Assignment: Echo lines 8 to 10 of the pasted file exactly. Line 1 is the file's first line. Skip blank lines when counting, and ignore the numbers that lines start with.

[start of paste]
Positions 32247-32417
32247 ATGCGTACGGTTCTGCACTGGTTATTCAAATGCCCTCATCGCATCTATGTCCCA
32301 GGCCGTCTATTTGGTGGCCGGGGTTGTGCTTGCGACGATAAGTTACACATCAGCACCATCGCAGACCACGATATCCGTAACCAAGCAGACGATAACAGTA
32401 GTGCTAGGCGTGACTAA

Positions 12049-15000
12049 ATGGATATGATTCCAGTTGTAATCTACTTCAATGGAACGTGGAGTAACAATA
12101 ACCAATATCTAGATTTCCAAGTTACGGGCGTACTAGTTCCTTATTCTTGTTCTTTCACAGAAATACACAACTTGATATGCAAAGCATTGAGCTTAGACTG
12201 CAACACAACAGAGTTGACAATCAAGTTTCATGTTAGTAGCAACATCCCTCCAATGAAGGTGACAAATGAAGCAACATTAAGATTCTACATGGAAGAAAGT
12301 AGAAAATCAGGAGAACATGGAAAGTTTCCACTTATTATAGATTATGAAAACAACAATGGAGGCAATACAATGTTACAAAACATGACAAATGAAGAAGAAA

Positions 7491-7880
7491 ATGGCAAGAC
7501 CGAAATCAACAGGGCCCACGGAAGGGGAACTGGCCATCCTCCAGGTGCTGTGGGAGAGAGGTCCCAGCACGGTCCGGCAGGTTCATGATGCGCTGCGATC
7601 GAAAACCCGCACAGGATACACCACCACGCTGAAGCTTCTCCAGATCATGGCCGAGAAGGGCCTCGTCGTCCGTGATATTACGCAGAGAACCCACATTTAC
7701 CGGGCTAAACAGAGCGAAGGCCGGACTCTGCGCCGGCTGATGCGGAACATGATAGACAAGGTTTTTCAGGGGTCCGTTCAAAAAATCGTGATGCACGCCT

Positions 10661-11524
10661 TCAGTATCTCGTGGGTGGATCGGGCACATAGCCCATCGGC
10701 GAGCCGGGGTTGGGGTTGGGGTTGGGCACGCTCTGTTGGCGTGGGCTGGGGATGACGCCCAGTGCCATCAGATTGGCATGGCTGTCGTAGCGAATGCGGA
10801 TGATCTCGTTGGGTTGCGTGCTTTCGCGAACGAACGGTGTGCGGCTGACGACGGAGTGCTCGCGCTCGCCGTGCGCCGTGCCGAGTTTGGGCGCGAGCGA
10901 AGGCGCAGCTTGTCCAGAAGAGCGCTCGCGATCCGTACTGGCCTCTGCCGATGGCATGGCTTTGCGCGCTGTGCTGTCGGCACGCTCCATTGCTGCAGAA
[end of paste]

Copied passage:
12201 CAACACAACAGAGTTGACAATCAAGTTTCATGTTAGTAGCAACATCCCTCCAATGAAGGTGACAAATGAAGCAACATTAAGATTCTACATGGAAGAAAGT
12301 AGAAAATCAGGAGAACATGGAAAGTTTCCACTTATTATAGATTATGAAAACAACAATGGAGGCAATACAATGTTACAAAACATGACAAATGAAGAAGAAA

Positions 7491-7880